Orlando, FL — March 12, 2003 — North American companies are delivering better overall information technology performance than their European competitors and peers, according to a recent study that found most Old World companies realizing lower returns on their IT investments than New World enterprises.
The study comparing financial performance of 10,000 organizations in Europe and North America, conducted by Alinean, a return on investment consulting and analytical tools firm, found that the 1,500 European Union (EU) public companies analyzed are spending almost twice as much as U.S. companies on their IT operations as a percentage of revenue. However, on a per-employee basis, EU companies are spending 33 percent below their U.S. counterparts.
Even more importantly, the return on the Europeans' investment is falling flat, as most EU companies are under-performing their U.S. peers in profitability gains and cost savings.
"U.S. companies have made a major shift that puts them far out ahead: They're using U.S. corporate culture and IT to enable strategic sourcing, outsourcing labor and cutting labor costs by more than 95 percent over the past decade," said Tom Pisello, Alinean's president and CEO. "At the same time, they're keeping crucial R&D work in-house — concentrating the bulk of information management investments on knowledge capital growth and retention — focusing IT spending on the resources that matter."
The top-performing companies in Europe and the United States are noticeably more frugal than their peers. Europe's best performers spend just 2.1 percent of revenue on IT, about 70 percent less than the average EU IT spending of 7.3 percent of revenue. By comparison, high-performing peers in the United States spend just 0.8 percent of revenue on IT, about one-third of what their top-performing EU counterparts budget, the survey found.
Interestingly, Europe's two top-performing nations are the United Kingdom and Belgium, which are leading the charge on strategic sourcing. By contrast, French and German companies cannot right-source operations to achieve global competitiveness because of local labor laws, as well as cultural and political constraints.
Alinean's survey also draws a clear connection between IT spending and overall company financial performance for companies, including Bayer AG, BMW, BP, Ericcson, Euro Disney S.C.A., GlaxoSmithKline, Groupe Bull and Unilever. "It's clear that U.S. companies are outperforming European firms in spending the same or less to achieve higher results in just about every industry," said Pisello.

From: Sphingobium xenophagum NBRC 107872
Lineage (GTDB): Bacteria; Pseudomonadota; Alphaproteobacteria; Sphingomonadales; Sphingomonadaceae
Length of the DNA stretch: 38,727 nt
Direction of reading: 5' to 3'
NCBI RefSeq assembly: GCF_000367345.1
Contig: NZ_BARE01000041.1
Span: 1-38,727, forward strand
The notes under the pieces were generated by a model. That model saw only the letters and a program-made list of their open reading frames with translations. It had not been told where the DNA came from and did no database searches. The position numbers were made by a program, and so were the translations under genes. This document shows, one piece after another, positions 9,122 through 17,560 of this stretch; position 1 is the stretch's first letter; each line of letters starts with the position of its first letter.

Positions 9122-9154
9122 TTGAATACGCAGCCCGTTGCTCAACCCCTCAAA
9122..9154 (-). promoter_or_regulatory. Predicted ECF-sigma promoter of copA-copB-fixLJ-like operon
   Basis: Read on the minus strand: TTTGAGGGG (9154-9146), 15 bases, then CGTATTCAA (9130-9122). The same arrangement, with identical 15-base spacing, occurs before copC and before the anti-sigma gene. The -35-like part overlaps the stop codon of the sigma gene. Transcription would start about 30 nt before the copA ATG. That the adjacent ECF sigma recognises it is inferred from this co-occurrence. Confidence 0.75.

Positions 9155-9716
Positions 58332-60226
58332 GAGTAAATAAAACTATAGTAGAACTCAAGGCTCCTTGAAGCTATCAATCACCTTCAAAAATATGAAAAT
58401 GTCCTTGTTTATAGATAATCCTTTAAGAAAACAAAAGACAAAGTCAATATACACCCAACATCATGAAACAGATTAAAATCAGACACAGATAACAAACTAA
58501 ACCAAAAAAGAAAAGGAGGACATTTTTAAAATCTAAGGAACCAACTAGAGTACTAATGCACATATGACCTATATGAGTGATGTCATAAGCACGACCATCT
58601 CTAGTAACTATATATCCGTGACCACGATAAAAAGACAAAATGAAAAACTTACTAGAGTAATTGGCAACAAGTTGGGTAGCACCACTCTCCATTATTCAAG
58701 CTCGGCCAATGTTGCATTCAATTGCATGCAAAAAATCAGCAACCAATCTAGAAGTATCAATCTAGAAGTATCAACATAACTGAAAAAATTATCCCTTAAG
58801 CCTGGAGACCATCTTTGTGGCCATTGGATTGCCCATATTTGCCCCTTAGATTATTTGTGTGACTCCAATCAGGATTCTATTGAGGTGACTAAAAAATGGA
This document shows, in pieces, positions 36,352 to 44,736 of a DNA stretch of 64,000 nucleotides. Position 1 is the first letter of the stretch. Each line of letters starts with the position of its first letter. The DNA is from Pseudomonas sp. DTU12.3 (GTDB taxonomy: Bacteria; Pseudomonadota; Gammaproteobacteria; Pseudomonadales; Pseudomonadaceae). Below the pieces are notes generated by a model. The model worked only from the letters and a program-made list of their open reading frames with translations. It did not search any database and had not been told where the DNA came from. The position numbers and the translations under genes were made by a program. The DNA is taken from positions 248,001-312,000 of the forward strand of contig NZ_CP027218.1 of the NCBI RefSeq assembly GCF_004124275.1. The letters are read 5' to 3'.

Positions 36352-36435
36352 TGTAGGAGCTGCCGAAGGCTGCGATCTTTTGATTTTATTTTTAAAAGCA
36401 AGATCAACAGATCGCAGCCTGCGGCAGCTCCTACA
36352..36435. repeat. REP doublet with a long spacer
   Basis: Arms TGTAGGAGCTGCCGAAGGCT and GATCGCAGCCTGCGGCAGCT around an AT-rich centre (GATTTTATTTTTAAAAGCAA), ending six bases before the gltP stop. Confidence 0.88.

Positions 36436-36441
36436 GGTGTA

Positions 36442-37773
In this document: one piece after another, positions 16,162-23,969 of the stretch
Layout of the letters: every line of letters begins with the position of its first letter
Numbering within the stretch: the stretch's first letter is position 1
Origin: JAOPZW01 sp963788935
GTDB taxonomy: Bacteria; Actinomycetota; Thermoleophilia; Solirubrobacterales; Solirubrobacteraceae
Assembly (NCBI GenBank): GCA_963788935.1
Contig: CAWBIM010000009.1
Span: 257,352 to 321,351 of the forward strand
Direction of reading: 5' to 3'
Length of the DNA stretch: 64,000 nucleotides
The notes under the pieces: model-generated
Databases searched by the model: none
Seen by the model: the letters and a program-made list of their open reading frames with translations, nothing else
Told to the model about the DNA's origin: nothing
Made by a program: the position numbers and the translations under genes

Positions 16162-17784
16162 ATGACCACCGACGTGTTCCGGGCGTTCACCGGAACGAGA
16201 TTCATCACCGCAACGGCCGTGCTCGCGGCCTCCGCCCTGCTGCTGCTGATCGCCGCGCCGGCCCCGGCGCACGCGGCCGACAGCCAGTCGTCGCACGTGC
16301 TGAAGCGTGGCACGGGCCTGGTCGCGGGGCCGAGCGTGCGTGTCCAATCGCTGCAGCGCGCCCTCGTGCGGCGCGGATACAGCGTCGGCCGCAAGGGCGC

Pisello warned, however, that the averages can be misleading and that companies need to take a close look at their top competitors' individual performance rather than strictly at averages for either North America or Europe. "Many European companies are performing well, despite the averages and economic climate," he said.
Another key finding of the study is that companies using strategic sourcing can apply IT investments to significantly change how they run their businesses, including headcount reductions, which can drive bottom-line performance.
In the past decade, U.S. companies have moved significant physical operations overseas, where the financial costs of labor, the social and financial costs of environmental laws, may be less burdensome. European companies operate with more restrictive labor laws that require them to preserve employment, and this may limit whether companies can take full advantage of the productivity gains offered by a major new technology.
This requirement for European companies to absorb higher employment and operational costs than their U.S. counterparts may affect the bottom-line value they extract from future IT investments, especially when compared with competitors worldwide.
Alinean's study was performed using its ValueIT software, an ROI and value analysis tool kit for chief information officers (CIOs) and IT consultants, using the PeerComparison component to rank companies' IT spending and resultant financial performance. The software can be used to compare specific company performance and IT spending against named peers for competitive benchmarking and strategy development.
Company performance was determined with the software using "information productivity," a proprietary measure of the value of IT, comparing a company's economic value-add (EVA) with information management investments, both of which can indicate the macroeconomic success of information technology investments on the corporate competitive position and financial success. This metric was first introduced in the book Information Productivity by Paul Strassmann, the CIO of NASA and a former CIO of Xerox and Kraft Foods. IT spending was assessed using surveys on a subset of the companies and proprietary statistical modeling.
The Alinean ValueIT database sample includes companies from North America, and all 13 European Union countries, in all industries, and companies of varying sizes. Companies that report their U.S. and European operations separately may be included in both studies.